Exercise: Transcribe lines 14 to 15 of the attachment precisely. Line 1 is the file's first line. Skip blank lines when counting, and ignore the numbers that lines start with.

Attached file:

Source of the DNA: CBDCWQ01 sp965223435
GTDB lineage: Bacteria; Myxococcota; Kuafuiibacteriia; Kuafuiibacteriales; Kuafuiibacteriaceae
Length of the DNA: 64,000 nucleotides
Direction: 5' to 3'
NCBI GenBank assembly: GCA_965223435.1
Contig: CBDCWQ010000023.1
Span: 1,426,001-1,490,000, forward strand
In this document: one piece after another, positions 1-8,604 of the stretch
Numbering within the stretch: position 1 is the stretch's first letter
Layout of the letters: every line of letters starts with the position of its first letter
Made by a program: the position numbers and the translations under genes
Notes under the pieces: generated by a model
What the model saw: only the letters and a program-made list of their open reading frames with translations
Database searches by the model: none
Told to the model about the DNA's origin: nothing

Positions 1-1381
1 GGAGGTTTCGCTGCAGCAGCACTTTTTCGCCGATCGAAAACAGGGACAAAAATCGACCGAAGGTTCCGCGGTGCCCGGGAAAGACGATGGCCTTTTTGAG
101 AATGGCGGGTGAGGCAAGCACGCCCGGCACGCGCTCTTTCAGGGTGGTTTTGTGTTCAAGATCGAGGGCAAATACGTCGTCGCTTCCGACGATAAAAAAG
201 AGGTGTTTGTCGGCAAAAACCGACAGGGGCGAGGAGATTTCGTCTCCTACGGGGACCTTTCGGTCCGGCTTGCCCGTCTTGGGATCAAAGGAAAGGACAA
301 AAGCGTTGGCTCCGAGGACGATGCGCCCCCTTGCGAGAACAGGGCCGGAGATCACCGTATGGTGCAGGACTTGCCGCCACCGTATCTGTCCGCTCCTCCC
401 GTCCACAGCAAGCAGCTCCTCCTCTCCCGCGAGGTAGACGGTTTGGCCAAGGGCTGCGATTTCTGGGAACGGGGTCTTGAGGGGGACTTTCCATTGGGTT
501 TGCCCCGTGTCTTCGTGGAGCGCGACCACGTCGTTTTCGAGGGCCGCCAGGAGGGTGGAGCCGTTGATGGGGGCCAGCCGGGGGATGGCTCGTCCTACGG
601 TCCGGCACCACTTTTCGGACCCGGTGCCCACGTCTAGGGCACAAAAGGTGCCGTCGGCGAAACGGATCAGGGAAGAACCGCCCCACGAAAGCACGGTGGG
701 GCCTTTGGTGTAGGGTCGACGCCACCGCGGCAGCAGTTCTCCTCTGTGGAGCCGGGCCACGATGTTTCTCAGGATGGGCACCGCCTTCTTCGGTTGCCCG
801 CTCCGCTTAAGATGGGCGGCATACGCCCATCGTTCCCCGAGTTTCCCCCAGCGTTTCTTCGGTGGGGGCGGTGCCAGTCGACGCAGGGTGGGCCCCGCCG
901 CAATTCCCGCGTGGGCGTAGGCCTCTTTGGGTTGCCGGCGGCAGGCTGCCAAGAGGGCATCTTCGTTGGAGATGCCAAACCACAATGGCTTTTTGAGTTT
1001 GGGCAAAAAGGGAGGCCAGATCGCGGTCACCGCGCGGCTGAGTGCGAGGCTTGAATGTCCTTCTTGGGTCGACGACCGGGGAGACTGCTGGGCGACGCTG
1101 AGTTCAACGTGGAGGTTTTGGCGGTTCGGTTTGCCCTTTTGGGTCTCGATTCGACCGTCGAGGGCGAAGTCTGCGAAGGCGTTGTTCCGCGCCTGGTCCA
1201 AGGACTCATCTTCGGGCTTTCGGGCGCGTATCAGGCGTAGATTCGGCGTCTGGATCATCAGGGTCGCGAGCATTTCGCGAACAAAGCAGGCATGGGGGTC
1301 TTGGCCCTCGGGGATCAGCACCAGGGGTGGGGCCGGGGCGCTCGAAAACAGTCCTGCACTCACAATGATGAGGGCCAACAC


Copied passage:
Database searches by the model: none
Told to the model about the DNA's origin: nothing